I’ve found that this transcendental experience comes only when I shift attention away from myself, and unto the other musicians sharing the stage with me, or unto audiences attending the show. For me, that is how individualistic music-making began to transform into communal music-making. Whether I’m improvising or playing written music, it is only when I hear what others are doing, and subsequently notice how it fits with what I am doing, that I am able to experience a peak of emotions: the experience of unity.

I feel it is true that in our times, separateness prevails. It exists in different forms, through individualism, capitalism and specialization to name a few. The combination of capitalism and specialization in particular has created very specific tasks for people to perform without really seeing how they fit into the larger picture. This is why Eastern philosophy/religion has been so attractive to our recent generations, with its clear insistence on unity, oneness and compassion; those things that we feel are lost in modern times. Whether you’ve heard it from your grandparents of from a Taxi driver in Beirut, the nostalgic notion that the world was a better place in the past should serve as insight into our modern human condition.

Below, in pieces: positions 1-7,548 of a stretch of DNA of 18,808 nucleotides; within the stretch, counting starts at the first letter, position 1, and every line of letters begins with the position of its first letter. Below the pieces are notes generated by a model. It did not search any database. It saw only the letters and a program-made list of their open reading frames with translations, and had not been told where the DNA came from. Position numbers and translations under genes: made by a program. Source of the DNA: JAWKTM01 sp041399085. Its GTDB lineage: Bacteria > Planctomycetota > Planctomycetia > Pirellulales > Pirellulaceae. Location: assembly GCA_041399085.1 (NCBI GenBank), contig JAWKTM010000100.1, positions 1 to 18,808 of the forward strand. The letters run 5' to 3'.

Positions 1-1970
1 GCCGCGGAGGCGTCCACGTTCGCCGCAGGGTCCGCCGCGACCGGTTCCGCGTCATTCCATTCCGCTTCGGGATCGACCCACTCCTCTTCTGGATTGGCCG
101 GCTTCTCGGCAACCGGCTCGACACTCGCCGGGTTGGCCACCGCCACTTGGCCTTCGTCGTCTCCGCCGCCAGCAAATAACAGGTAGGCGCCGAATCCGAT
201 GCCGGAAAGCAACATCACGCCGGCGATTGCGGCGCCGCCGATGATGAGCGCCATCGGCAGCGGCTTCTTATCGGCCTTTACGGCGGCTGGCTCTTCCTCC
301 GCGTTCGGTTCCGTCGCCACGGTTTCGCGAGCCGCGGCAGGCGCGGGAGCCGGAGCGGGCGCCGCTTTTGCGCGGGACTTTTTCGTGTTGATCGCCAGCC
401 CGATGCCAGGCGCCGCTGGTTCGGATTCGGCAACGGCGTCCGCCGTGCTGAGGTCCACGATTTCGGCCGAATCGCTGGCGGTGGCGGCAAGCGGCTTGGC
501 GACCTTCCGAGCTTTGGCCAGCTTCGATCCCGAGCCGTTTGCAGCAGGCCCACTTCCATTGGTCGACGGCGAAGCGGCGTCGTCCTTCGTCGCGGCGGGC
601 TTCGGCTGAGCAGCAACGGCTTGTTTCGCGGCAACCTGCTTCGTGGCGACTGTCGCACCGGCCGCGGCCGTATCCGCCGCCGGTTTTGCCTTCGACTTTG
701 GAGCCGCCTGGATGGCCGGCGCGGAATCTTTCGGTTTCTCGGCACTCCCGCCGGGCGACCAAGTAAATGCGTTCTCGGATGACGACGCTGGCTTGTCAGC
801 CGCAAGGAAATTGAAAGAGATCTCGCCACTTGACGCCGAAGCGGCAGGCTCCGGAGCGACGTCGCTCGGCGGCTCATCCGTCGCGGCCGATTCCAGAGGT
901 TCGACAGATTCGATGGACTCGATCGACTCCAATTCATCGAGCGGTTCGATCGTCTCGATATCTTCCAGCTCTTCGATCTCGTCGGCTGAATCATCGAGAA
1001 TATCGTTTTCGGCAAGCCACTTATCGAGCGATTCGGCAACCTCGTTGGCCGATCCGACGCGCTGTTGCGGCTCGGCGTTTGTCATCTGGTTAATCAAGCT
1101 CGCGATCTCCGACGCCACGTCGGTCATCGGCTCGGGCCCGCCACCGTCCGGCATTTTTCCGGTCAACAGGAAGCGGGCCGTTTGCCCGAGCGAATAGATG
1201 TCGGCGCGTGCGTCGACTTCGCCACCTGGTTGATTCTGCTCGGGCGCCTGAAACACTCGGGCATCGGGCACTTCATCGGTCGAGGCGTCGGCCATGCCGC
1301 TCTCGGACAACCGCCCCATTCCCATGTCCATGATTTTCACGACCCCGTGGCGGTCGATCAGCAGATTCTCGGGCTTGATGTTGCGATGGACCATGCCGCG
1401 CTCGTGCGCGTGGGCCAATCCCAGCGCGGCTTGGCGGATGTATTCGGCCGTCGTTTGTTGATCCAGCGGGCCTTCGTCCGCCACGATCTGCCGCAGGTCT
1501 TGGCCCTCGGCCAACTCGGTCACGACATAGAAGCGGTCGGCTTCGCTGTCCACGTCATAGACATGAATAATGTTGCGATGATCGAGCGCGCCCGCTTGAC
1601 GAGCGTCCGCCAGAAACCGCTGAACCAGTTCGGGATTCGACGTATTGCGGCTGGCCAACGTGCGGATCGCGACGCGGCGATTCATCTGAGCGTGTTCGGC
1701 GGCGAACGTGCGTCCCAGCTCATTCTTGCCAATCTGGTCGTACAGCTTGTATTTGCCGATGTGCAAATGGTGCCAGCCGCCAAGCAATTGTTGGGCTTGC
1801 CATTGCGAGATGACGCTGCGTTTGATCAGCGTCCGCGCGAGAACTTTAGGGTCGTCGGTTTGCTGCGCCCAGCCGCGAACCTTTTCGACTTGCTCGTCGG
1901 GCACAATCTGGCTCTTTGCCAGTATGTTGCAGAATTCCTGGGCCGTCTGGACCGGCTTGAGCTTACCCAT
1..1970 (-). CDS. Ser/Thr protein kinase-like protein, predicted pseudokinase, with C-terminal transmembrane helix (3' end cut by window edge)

I can safely assume that all cultures have used art to help themselves get away from separateness. Interestingly enough, in order to experience oneness with one’s community (notice there is ‘unity’ in ‘community’) the individual needs to abandon, even if partially, their sense of self. Any domination of individualistic motives will interrupt this transcendental experience and possibly turn into a bitter one. Serious music, whether labeled Jazz, Classical, Folklore or Pop, comes back to remind us of what is common to all of us. The musicians themselves serve as the symbolism of how several people focusing their energy on one task, that requires them to do different yet complimentary actions, can create something as awe-inspiring and magical as music.